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Discussion Starter #70
That's correct Botasky! Thank you for confirming!
The subframe crashed down on top of me but no serious harm done!
I'm on my own so I'm going to try and raise the subframe using a cross member adaptor for support.
Please confirm the photos show that the tunnel twin-studs have been correctly positioned?
Could I leave them in place if they are correct whilst I try to bolt-up the subframe?
 

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I can't see the photo. The double studs are on the top of the subframe pointing toward the ground, it goes through the rubber bushings on the tunnel, then the double washer and then 2 nuts on each side. The stud must be installed before the subframe, or you'll have to take the subframe off again, I made that mistake haha.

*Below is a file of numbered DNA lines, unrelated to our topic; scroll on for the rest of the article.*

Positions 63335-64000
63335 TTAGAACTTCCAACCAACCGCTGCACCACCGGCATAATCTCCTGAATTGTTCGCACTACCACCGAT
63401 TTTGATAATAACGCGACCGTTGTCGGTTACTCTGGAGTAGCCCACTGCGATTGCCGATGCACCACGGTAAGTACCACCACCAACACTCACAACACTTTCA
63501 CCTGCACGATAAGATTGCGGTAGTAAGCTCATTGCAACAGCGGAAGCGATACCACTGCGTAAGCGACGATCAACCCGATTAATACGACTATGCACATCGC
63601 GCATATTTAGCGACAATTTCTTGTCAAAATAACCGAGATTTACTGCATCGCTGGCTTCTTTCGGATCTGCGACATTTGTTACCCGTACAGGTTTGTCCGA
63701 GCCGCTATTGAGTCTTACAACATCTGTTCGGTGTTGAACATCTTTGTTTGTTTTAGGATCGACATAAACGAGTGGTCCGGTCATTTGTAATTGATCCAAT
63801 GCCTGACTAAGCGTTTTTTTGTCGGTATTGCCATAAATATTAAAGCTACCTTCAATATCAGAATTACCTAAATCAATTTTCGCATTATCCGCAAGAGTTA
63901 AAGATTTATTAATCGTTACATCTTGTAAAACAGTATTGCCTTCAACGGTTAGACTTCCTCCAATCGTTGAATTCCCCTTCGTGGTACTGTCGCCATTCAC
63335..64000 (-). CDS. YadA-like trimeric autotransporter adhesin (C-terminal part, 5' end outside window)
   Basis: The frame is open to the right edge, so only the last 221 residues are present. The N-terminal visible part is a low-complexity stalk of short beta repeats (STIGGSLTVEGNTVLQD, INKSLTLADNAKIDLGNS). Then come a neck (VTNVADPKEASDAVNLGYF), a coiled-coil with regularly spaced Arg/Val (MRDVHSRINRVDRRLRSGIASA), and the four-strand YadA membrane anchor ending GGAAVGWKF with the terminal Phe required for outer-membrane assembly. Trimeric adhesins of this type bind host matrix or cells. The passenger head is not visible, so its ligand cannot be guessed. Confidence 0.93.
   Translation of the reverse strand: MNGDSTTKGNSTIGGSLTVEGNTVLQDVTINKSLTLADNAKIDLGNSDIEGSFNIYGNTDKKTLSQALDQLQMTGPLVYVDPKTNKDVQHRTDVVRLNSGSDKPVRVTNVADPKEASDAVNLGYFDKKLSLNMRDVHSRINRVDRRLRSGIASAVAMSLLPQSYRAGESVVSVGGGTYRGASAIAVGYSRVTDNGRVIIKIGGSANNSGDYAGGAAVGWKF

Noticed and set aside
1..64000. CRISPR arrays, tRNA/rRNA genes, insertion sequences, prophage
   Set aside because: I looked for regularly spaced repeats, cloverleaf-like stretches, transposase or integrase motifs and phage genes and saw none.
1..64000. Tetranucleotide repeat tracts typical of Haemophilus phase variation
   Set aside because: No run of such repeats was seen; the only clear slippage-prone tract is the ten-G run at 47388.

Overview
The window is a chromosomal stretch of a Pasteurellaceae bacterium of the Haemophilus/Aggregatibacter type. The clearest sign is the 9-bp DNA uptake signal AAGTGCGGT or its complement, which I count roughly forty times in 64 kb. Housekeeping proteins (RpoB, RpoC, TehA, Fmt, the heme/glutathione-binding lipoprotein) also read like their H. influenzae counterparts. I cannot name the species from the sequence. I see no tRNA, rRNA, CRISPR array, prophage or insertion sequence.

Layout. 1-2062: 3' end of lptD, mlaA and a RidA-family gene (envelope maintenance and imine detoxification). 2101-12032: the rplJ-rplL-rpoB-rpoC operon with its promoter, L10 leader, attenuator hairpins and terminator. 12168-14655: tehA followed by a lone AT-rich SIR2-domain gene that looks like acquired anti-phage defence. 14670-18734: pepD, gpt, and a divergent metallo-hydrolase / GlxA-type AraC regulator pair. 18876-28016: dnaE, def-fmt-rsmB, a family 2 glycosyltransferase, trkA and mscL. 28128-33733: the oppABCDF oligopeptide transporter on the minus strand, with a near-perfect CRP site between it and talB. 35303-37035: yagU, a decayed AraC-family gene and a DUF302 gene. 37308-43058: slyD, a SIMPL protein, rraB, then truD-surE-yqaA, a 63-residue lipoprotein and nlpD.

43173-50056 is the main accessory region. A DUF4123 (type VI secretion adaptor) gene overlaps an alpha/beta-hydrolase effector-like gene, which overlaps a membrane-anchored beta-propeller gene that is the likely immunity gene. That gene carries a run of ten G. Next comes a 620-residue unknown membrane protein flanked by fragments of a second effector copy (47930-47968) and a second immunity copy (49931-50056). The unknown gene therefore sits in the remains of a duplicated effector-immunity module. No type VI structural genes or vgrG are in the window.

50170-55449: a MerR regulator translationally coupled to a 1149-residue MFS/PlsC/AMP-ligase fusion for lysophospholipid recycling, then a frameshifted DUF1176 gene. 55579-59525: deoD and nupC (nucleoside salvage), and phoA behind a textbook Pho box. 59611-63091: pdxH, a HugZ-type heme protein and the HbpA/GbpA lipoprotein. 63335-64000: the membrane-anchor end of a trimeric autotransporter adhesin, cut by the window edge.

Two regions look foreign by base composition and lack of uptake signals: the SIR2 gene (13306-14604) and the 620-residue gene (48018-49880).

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Discussion Starter #72
By your description I have fitted them ok but should the two-hole washer be fitted on the outside of the subframe and compressed by the nuts or are they sandwiched in the middle between the tunnel and the subframe? Yes, you warned me before that the studs must go in first or go back to the beginning as I
am doing now!!!


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Discussion Starter #73
Stalemate!...........